Tuesday, March 17, 2009

Electronic touch

Imagine what will happen if we sit in our rooms all our lives and keep in touch with the rest of the world electronically.

Hubert Dreyfus, attends to that imagined world, in the third part of his book On the Internet.

He notes that, in such an imagined world, "our bodies seem irrelevant and our minds seem to be present wherever our interest takes us."

Some have worried that if we stay in our rooms and only relate to the world and other people through the Net, we'll grow isolated and depressed. Some Stanford researchers have lamented that not enough attention is being paid to this problem. (J. Mark, "Portrait of a newer, lonlier crowd is captured in an Internet survey," The New York Times, Feb. 16, 2000)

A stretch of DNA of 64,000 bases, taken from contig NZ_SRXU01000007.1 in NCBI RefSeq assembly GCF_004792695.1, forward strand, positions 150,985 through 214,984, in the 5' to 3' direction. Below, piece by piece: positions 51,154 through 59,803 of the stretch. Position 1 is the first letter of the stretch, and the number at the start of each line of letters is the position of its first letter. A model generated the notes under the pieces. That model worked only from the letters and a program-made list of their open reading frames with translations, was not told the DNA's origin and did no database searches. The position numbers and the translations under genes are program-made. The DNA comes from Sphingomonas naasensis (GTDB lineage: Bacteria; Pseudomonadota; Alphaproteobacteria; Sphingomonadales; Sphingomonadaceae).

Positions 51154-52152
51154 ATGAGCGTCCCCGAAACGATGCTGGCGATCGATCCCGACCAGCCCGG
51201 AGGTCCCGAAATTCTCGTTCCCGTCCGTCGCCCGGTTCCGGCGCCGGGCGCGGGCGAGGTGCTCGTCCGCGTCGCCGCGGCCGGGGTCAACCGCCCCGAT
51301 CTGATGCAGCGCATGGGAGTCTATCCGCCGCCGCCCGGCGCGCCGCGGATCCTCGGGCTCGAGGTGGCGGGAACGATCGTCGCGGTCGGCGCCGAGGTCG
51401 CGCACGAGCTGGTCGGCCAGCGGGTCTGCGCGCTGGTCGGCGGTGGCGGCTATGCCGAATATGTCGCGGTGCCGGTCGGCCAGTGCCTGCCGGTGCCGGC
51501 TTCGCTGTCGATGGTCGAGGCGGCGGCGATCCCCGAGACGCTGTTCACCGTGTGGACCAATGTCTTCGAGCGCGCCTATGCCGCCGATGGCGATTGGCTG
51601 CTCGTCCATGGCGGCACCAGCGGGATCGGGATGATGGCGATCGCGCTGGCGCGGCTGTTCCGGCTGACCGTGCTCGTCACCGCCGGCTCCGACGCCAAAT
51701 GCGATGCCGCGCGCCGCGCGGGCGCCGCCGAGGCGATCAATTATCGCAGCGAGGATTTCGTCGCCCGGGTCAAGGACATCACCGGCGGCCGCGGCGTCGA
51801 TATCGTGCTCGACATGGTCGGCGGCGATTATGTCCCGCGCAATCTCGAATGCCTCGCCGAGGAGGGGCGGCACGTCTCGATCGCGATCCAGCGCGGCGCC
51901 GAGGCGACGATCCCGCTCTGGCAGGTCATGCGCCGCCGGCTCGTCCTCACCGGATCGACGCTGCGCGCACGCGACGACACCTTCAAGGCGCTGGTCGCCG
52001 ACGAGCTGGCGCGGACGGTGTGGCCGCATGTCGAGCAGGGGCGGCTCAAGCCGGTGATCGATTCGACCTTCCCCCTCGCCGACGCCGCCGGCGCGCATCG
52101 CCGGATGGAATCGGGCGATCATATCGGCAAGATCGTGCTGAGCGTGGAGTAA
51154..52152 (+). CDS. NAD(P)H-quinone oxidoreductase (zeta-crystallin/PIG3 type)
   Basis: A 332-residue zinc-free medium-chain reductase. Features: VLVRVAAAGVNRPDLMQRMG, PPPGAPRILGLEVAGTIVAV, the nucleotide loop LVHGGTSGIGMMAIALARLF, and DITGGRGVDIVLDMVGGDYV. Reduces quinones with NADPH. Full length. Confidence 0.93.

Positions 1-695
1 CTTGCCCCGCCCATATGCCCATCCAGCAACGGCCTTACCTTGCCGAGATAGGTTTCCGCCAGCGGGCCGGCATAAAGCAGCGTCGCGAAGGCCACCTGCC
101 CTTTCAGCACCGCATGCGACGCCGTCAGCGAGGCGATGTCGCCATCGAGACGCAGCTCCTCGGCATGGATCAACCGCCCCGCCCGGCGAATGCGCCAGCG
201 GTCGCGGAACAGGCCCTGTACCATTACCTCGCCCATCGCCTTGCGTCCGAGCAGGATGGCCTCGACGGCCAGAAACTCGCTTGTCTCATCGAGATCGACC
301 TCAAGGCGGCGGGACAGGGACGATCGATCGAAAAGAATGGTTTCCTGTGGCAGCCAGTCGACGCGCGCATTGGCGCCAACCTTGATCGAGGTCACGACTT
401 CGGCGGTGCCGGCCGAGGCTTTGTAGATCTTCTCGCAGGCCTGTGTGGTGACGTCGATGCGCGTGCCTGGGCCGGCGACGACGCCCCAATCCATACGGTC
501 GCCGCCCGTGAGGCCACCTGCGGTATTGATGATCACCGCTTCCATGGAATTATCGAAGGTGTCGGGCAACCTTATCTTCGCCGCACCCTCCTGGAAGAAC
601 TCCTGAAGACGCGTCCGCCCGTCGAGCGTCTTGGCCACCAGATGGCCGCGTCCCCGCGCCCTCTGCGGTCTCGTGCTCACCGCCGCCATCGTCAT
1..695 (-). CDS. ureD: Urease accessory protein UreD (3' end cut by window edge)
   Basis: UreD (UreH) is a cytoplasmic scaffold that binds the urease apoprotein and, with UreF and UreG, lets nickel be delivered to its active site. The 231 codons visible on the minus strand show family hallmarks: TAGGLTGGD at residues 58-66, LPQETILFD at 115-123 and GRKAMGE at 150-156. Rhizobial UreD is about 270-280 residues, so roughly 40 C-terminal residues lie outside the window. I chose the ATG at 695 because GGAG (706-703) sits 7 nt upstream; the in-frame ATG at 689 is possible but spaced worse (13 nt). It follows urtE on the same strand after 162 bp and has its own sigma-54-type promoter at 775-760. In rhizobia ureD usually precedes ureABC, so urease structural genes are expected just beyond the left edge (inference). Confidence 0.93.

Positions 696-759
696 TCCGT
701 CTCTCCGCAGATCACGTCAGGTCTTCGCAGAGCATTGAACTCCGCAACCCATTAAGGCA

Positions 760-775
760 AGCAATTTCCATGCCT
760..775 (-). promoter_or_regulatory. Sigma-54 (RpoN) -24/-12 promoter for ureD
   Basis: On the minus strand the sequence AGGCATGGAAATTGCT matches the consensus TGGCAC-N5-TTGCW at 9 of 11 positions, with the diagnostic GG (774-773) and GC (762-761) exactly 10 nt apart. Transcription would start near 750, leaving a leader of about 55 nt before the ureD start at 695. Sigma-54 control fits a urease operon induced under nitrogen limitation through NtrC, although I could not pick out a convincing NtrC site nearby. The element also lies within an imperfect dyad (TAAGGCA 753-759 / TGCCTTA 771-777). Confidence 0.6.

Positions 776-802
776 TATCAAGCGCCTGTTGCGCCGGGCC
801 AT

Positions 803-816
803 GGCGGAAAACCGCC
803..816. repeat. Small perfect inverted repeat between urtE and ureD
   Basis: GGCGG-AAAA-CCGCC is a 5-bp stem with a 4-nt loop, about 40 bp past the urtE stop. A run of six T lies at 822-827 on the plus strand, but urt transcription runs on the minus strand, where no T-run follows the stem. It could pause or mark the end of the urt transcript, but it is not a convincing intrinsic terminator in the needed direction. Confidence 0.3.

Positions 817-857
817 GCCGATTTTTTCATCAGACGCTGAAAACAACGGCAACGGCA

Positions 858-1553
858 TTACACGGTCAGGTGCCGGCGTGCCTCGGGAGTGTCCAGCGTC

So, have we gotten to a stage of ubiquity imagined in these surveys? What's wrong with disemobided presence? If there's a problem, how could our understanding evolve into doing business in a better way? Will thinking about these problems help us better focus our energies on a more productive and a better world scaffolding?

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